Editorial

Bureaucrats think public policy is their property

If you have a question about a government policy in this country, odds are fairly good that the government’s response will amount to: “Get bent.”

Getting your car squeaky clean for spring

Spring is the perfect time to give our cars a full wash. They have a tendency to accumulate a lot of dirt and mess over the winter months. We want them looking good and ready to go for all the road trips that summer promises.

  • Apr 28th, 2017

The housing crisis is here

The rental crisis, which has made headlines in places like Toronto and Vancouver, is alive and well in the the Yukon.

Silver’s second throne speech comfortably numb

Sandy Silver’s government has now delivered two speeches from the throne and zero budgets.

Trudeau government neglecting the North

This year marks Canada’s 150th anniversary, and a special anniversary for the Yukon as well. Yukon’s economy and infrastructure have experienced three major transitions since Confederation: the end of the fur trade, the lure of the Klondike Gold Rush, and the construction of the Alaska Highway during the Second World War.

  • Apr 5th, 2017

Budget 2017: The North needs cash, but don’t get too comfortable

Federal budgets, by their very nature, are mixed bags. Regions and interest groups lobby for their causes and win, lose or draw as fortune and politics dictate.

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        It’s time to end disruptive fibre cuts and strengthen our Northern economy

        When it comes to our common fibre optic network, Northerners have an important decision to make. Yukoners deserve more than inflammatory editorials. They deserve a decision based on what’s best for Northern Canadians.

        • Mar 10th, 2017

        It’s time to break Northwestel’s internet monopoly

        It’s tempting to react with resignation to news that the estimated cost of a proposed fibre-optic line up the Dempster Highway has ballooned from around $32 million to upwards of $50 million.

        The justice system failed Michael Nehass — and by extension all of us

        It’s clear at this point that, unsupervised, Michael Nehass is a danger to himself and to society at large. But that’s no excuse for the seemingly endless legal labyrinth he has endured since his 2011 arrest.

        The violence in Quebec City can happen here, but we can stop it

        Monday’s vigil in downtown Whitehorse for the victims of the terrorist attack on the Centre culturel islamique de Québec, that left six dead and 19 wounded, drew perhaps 200 shivering souls, huddled around flickering candles.

        Yukon Party’s early performance shows governing is hard, and so is opposition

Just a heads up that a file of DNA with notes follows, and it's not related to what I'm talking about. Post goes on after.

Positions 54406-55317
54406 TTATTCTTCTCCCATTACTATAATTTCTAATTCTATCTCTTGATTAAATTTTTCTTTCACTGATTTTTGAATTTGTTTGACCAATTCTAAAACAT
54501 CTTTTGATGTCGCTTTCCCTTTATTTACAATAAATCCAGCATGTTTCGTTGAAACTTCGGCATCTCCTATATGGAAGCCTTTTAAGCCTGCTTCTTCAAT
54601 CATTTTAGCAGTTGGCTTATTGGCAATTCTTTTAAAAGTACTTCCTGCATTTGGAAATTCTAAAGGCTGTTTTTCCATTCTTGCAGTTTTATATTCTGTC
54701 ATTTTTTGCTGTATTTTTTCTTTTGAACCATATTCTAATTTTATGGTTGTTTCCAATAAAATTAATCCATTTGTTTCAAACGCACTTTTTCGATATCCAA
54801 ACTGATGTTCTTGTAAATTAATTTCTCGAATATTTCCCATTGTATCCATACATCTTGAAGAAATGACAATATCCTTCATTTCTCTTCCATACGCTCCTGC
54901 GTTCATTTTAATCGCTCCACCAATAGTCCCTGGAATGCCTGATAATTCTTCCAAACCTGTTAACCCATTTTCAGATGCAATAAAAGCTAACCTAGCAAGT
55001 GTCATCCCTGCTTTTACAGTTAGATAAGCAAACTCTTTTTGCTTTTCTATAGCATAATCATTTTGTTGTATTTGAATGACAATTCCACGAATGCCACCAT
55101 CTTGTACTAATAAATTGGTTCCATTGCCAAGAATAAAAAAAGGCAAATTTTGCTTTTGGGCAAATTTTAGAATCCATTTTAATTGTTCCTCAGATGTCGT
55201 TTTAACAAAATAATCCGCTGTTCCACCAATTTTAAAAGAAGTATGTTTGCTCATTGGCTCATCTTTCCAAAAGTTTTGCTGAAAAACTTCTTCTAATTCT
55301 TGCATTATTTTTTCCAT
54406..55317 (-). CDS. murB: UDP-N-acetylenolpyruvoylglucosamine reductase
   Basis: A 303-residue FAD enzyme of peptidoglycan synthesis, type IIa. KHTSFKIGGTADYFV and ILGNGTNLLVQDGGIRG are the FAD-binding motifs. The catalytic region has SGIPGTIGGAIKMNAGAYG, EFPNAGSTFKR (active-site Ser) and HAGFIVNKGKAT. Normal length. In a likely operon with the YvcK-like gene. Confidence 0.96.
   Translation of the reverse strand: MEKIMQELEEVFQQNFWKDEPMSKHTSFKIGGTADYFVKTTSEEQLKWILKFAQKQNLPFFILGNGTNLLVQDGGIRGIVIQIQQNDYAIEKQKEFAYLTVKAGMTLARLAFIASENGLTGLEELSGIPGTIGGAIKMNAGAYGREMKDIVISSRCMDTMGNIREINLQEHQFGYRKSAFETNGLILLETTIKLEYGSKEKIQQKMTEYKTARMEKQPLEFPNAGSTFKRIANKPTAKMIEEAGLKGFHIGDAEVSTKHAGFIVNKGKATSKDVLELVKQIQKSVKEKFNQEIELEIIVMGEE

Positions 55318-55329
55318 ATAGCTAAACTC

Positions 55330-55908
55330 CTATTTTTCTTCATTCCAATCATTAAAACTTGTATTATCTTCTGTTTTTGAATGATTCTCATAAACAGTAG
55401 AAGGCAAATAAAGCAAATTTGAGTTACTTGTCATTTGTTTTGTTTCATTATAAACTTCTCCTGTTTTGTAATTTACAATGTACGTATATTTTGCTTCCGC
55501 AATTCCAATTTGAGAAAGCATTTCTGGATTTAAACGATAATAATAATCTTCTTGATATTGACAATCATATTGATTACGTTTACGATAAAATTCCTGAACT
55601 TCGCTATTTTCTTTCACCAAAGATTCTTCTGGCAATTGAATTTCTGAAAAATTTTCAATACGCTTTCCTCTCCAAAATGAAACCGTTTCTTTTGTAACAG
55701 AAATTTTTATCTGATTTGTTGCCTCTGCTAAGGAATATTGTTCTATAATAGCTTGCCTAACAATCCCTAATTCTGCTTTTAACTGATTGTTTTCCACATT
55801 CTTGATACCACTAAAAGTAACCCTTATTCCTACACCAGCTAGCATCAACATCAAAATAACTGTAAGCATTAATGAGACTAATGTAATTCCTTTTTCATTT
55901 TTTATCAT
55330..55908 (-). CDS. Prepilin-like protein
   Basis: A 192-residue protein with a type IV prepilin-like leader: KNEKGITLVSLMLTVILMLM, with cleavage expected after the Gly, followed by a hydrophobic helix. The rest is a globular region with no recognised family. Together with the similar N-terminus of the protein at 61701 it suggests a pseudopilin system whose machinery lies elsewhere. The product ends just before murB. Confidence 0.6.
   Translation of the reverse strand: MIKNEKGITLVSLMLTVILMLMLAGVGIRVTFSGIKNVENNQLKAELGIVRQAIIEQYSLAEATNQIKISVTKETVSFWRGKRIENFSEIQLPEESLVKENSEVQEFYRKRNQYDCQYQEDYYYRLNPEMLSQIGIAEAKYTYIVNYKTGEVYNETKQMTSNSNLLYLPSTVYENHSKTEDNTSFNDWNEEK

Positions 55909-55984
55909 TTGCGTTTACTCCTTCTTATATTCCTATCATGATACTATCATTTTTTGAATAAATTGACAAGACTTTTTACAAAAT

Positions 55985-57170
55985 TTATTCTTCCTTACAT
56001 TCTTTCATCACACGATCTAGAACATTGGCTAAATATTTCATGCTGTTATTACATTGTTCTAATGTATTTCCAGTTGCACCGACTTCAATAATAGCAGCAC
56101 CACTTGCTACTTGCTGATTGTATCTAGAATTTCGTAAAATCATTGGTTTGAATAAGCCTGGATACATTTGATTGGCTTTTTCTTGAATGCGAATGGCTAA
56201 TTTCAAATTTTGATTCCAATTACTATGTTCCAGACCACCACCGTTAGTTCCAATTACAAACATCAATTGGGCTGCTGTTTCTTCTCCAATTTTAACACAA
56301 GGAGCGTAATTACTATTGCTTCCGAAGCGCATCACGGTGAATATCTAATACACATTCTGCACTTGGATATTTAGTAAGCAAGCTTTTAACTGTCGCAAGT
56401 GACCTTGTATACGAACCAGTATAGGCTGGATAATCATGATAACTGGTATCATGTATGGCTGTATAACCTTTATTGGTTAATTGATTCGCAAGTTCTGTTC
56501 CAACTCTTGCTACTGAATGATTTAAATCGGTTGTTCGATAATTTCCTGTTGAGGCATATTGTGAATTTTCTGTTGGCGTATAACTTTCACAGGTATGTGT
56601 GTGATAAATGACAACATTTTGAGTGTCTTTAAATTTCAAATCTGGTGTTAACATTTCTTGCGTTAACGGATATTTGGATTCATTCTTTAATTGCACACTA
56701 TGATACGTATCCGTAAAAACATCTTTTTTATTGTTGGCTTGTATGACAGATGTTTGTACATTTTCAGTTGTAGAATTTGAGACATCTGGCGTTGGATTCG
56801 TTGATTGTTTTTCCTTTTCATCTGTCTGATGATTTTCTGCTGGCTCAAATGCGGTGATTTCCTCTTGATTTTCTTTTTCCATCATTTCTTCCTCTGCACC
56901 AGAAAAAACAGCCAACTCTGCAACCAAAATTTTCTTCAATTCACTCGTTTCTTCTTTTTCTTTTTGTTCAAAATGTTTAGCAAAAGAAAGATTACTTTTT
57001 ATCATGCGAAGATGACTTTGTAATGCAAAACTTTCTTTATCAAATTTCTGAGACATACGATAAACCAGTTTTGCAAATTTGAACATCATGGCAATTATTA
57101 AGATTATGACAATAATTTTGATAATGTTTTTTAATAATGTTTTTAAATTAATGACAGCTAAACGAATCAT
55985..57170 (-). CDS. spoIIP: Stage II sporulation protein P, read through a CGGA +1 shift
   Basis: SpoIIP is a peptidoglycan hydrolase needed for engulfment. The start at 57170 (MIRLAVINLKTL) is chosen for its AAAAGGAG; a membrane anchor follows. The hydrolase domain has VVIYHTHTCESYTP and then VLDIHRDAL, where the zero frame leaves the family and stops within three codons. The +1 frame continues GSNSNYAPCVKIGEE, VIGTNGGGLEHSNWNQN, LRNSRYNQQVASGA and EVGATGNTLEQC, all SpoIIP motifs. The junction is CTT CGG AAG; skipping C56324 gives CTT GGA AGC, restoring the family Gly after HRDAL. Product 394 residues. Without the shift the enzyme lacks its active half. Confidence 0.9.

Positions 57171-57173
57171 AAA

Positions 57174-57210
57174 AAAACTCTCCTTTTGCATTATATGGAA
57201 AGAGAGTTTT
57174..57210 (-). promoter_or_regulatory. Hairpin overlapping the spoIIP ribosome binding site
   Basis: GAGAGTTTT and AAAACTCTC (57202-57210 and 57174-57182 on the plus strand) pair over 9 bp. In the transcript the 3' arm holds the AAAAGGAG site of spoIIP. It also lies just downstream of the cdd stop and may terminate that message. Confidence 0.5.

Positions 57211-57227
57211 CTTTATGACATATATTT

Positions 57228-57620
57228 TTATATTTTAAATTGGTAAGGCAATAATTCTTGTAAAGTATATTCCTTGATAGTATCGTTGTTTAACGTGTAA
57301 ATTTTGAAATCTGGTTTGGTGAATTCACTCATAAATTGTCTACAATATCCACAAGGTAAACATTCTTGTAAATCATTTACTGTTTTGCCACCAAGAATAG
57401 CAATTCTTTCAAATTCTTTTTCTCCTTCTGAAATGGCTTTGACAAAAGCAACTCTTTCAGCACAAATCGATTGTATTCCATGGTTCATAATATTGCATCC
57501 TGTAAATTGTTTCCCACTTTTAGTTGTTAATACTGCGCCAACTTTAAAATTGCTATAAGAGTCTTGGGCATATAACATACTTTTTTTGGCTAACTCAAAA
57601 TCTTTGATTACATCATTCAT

With any new government there is a period of adjustment for everyone associated with the political system.

        Silver’s Liberals could blunt carbon tax rage by showing their work

        Libtard. Dumbass. God damn idiot (sic). And those are the comments we didn’t delete. The coming of carbon pricing is not going down well among certain segments of the electorate.

        Sandy Silver’s great gamble

        Probably the truest words spoken during last weekend’s swearing-in of Yukon’s new Liberal cabinet came from the mouth of Commissioner Doug Phillips, himself a former MLA.

        A dictator is a dictator

        Can a strongman dictator who suppressed dissent, jailed and killed his political opponents, and maintained power without a democratic mandate from the people redeem his legacy by accomplishing economic, social or geopolitical good?

        • Nov 30th, 2016

        It’s time to review the Yukon’s royalty regime

        For Yukon miners, last weekend’s Geoscience Forum & Trade Show must have been good cause for a party.

        After 14 years in power, time for the Yukon Party to reflect

        If you’re a Yukon Party supporter, Monday night probably was not a great experience. Watching your caucus get cut in half, your leader lose his own seat and a 14-year run of power come to an end cannot be easy.

        Throw your talking points in the garbage where they belong

        Yukon’s election campaign draws to a merciful end over the weekend and while formally it’s only been going for a month or so, the reality is that the parties have been campaigning since the summer, if not earlier.

        One solid climate change platform split between three parties

        Today marks the approximate halfway point of Yukon’s territorial election campaign. And while it’s not hard to improve upon the horrific gong show that is the U.S. presidential election, Yukon’s political parties are due a small amount of credit.

        The Yukon Party’s clever carbon tax gambit

        One suspects that Premier Darrell Pasloski is more than content to waltz into an election campaign against two left-leaning, vote-splitting parties who are talking about how to implement a carbon tax.